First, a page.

Shows & Panels
- The 2014 Big Picture on Cyber Security
- AFCEA Answers
- Ask the CIO
- Connected Government
- Consolidating Mission-critical Systems
- Constituent Servicing
- Continuous Monitoring: Tools and Techniques for Trustworthy Government IT
- The Data Privacy Imperative: Safeguarding Sensitive Data
- Eliminating the Pitfalls: Steps to Virtualization in Government
- Federal Executive Forum
- Federal Tech Talk
- Government Cloud Brokerage: Who, What, When, Where, Why?
- Government Mobility
- Mission-critical Apps in the Cloud
- Mobile Device Management
- The Modern Federal Threat Landscape
- The Path from Legacy Systems
- Understanding the Intersection of Customer Service and Security in the Cloud
Shows & Panels
A bitter diet COLA coming up ...
Tuesday - 10/16/2012, 2:00am EDT
The exact amount of the January 2013 cost-of-living adjustment won't be known and official until sometime this morning. But if you are a federal or military retiree, or someone who gets Social Security benefits, you will probably find this diet COLA too bitter.
This morning is the scheduled time when the Bureau of Labor Statistics will release the Consumer Price Index, showing the increase, if any, in the rate of inflation for the month of September. Inflation adjustments for federal/military/Social Security retirees — about one in every six Americans — are tied to the CPI. The annual January increase they get is based on the rise in the current third quarter (July, August, September) over the third quarter in the previous year.
Most Americans who get pensions from their former employers — less than half of all retirees — don't have to worry. They don't get COLAs. Period.
Retired feds do get inflation-triggered adjustments (except in years like 2010 and 2011) when inflation, as measured by the BLS, was flat accompanied by periods of actual deflation. Bottom line — nobody got COLAs in those years. Retirees did get a 5.8 percent COLA in 2009. In January of this year, federal-military-Social Security retirees got a 3.6 percent raise.
In a column here last month, we said the January 2013 COLA would — based on then current data — be in the ballpark of 1.38 percent. And that even a COLA that small would be bigger than the raises active-duty feds got in 2011and 2012 . Pay has also been frozen at least through next March — and probably for the entire year.
Many retirees took little comfort in the fact that they are at least getting something as opposed to nothing.
"Who does the shopping for the people in the White House and Congress," said a retiree in Washington state. "They say prices are flat or decreasing! What universe are they living in. Don't the people who compile the CPI have eyes?"
Another retiree said "a raise in the 'magnitude' of 1.38 percent would be a joke. Why bother?"
One reader accused incumbents in both political parties of "kicking the can down the road ... Nobody wants to deal with bad news before an election. We are definitely heading for that fiscal cliff."
Another wrote that "the only way out of this is to cut services, increase retirement ages and increases taxes ... I foresee a huge increase in taxes for those of us who saved up for retirement. And a lot of hardship for those who didn't. At this point, I am just hoping my TSP is still there and Congress doesn't steal it saying it is 'Taxpayer Money' and too generous."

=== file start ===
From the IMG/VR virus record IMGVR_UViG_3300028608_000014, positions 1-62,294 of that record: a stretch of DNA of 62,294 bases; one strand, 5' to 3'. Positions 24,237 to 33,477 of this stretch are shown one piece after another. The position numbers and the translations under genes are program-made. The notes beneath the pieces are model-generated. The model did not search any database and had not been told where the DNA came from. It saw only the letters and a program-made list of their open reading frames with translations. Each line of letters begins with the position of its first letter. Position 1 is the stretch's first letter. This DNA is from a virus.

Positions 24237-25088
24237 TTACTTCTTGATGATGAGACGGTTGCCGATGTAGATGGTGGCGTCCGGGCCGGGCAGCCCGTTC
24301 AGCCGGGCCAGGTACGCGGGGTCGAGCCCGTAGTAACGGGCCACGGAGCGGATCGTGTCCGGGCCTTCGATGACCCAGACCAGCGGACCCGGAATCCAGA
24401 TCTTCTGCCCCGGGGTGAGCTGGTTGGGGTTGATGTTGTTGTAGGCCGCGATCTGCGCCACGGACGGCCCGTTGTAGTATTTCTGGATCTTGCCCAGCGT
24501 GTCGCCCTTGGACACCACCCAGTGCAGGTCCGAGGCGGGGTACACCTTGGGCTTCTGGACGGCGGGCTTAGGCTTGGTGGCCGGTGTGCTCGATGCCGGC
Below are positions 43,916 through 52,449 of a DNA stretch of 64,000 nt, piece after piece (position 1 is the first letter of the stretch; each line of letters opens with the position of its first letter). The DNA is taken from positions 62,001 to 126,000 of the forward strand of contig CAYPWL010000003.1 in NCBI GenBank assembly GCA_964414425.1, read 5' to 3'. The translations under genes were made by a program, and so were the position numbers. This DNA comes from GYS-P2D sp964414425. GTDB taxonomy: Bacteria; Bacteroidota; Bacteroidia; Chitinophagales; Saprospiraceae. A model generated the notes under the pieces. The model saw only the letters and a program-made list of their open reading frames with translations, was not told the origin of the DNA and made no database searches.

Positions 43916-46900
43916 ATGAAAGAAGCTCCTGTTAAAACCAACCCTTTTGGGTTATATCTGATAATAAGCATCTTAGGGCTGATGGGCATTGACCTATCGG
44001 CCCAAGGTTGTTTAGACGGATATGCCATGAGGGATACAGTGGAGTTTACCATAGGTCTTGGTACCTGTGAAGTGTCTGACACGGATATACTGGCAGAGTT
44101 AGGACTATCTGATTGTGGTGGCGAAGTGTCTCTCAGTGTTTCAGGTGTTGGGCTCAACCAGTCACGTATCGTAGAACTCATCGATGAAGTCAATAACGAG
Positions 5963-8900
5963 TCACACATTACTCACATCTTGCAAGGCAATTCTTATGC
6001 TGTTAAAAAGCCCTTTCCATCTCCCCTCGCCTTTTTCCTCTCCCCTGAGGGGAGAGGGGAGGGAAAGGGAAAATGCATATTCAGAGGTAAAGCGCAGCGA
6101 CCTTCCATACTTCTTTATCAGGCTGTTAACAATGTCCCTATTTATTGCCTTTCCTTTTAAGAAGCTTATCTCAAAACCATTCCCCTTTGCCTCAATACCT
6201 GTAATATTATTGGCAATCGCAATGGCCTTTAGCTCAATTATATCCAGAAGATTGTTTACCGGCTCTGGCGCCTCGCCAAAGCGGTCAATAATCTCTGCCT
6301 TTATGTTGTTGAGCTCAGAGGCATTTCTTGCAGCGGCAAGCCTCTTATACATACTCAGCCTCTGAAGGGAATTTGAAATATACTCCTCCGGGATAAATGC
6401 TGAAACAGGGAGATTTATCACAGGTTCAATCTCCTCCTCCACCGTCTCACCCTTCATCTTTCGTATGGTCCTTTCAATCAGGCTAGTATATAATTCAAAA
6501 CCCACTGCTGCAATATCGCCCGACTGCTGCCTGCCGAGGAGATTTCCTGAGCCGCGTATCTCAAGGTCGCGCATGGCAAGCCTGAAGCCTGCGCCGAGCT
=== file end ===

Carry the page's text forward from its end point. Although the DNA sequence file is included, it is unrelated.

Several accused the Federal Reserve of "juicing the stock market" which, they said, will produce another recession.
Meantime, health-insurance premiums are increasing slightly for many feds and retirees — those whose pay is frozen and those anticipating a small COLA — alike. The health-insurance hunting season begins next month and runs through early December. It's always worth comparing plans for benefits and premiums. This year, for obvious reasons, more than ever.
Check our home page today for the latest news on the 2013 COLA.
NEARLY USELESS FACTOID
By Jack Moore
Human spit is about 98 percent water and 2 percent "active ingredients," according to Life's Little Mysteries. That includes electrolytes antibacterial compounds and a painkiller six times more powerful than morphine.
MORE FROM FEDERAL NEWS RADIO
Social Security benefits to go up by 1.7
More than 56 million Social Security recipients will see their monthly payments go up by 1.7 percent next year.
Major rewrite makes
MSPB's regulations more consistent, transparent
The Merit Systems Protection Board completed the first major rewrite of its regulations in more than 30 years. Susan Grundmann, the MSPB chairwoman, said the changes fall into four categories. The board is giving its users six weeks to transition to the new rules.
GSA targets cluster of
federal buildings for redevelopment
The General Services Administration is considering redeveloping an area that includes the Energy Department complex, FAA buildings, GSA offices and the old Cotton Annex. It's part of an effort to "to make this a more vibrant neighborhood and infuse a mix of uses while it still would be a very federal presence," said Diane Sullivan, lead sustainability planner for the National Capital Planning Commission
USDA's online complaint form to aid
food safety probes
The Department of Agriculture's new online consumer complaint form could help the agency trace the root of a food safety problem. "The consumers, in this instance, can help us by identifying problems that may signify something more significant that needs to be investigated," said David Goldman, assistant administrator for USDA's Food Safety and Inspection Service, in an interview with The Federal Drive with Tom Temin and Emily Kopp.